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The Earl of Darnley complained of the necessity of the war on our part was uni. delay in producing the documents which versally felt, and a unanimity was mani. the House had ordered in compliance with fested on the subject which was very rarely his motion before the recess, with respect found on such occasions. It was not till to our naval administration in the course the 7th of August that the American comof the American war.
missioners received instructions not to inViscount Melville justified the delay, sist upon this point, and then the negociaby stating, that in order to comply with tion proceeded. As to the mediation of the noble earl's motion it became neces- the Emperor of Russia, there were certain sary to refer for information to our officers points on which one would not choose to on Lake Ontario, and also to read over accept even of mediation, because it often all the correspondence of the Admiralty happened that in mediations there was for two or three years.
something like arbitration. With respect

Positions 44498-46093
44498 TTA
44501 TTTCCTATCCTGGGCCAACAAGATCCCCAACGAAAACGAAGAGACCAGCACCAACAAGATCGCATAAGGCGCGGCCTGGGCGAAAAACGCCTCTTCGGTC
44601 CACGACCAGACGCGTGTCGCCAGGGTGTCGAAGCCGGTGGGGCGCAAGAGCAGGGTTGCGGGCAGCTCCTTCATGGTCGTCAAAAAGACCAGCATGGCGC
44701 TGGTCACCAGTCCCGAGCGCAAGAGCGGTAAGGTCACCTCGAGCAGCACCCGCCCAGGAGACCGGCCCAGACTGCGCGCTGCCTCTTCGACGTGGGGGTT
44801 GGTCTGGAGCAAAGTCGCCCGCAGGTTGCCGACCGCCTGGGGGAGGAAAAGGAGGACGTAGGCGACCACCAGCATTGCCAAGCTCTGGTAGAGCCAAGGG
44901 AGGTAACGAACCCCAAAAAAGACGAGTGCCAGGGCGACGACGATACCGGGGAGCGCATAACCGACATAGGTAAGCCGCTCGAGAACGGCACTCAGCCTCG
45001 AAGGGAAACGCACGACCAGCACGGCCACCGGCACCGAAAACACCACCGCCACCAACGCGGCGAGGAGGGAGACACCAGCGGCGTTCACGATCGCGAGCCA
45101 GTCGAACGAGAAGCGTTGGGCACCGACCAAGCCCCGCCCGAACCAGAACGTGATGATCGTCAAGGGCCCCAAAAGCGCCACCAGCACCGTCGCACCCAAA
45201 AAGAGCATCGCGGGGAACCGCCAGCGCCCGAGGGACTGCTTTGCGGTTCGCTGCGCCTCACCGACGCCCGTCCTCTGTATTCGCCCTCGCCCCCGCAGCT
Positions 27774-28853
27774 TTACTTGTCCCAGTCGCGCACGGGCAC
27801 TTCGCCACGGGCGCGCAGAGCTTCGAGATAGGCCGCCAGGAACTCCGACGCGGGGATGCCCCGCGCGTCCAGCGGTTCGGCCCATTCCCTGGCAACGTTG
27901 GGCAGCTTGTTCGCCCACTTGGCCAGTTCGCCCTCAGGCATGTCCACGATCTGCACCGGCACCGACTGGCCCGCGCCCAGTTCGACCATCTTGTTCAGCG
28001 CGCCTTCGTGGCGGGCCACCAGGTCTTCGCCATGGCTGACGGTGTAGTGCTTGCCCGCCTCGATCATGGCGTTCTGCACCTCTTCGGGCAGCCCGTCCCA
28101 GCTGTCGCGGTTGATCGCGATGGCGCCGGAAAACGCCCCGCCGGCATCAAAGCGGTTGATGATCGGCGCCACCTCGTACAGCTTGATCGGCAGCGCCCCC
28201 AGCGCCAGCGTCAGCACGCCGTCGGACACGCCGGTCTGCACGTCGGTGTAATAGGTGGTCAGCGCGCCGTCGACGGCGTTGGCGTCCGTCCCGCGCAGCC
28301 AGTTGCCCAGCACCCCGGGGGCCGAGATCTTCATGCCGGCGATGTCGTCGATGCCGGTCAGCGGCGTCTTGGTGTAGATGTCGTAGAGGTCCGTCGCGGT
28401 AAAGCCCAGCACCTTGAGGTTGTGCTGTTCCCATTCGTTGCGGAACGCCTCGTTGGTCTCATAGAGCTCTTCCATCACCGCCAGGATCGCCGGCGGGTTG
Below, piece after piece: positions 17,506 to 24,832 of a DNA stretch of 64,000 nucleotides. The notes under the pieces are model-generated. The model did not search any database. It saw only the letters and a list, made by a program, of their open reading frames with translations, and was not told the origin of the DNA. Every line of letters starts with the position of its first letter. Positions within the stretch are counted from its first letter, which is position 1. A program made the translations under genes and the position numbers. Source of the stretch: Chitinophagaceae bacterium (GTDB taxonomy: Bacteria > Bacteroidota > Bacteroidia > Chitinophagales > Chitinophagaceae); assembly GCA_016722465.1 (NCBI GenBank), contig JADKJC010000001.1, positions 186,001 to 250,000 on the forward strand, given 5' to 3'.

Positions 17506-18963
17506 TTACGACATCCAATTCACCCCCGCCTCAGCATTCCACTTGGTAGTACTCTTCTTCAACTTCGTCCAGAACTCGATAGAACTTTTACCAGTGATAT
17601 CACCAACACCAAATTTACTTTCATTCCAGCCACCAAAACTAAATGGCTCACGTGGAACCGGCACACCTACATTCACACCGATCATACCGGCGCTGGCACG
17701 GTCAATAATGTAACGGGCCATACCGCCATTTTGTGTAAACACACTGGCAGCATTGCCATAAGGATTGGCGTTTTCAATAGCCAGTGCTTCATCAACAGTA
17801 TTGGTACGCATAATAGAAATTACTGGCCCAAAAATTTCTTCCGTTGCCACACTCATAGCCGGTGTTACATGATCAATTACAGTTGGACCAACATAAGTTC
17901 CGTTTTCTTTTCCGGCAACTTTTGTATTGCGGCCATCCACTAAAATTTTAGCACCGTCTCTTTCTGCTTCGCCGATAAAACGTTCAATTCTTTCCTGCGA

to our maritime rights, we never could ADDRESS ON THE Treaty of Peace accept of arbitration. He would not go WITH AMERICA.] The Earl of Liverpool the length of saying that we ought under rose to move an Address to the Prince no circumstances to accept of mediation Regent, approving of the Treaty of Peace with respect to our maritime rights; but concluded with the United States of Ame. this did not appear to be an instance in rica. As he did not anticipate any oppo- which it was desirable to accept of any sition, he did not think it at all necessary such mediation. It had been said, that or proper to detain their lordships for any while we rejected mediation on one point, . long time on this subject, or to enter upon we had agreed to arbitration on another. any discussion of topics with respect to But the points were totally different, and which he was aware that much difference the mode of arbitration appeared to be of opinion prevailed. Their Jordships the best way of settling the disputes were aware that the war arose from dis- about the boundariese America then putes originating in certain orders com- having given up the point for which she monly called the Orders in Council. Be had carried on the war, the negociation, fore the American declaration of war ar- as he had said, proceeded ; and he conrived in this country, those orders had | tended that there might be circumstances been repealed ; and as it was presumed, under which we might, in justice to our that, upon notice of this circumstance, the own subjects, insist upon terms for which Americans would be desirous of returning it would not be proper originally to go to a state of peace, such directions were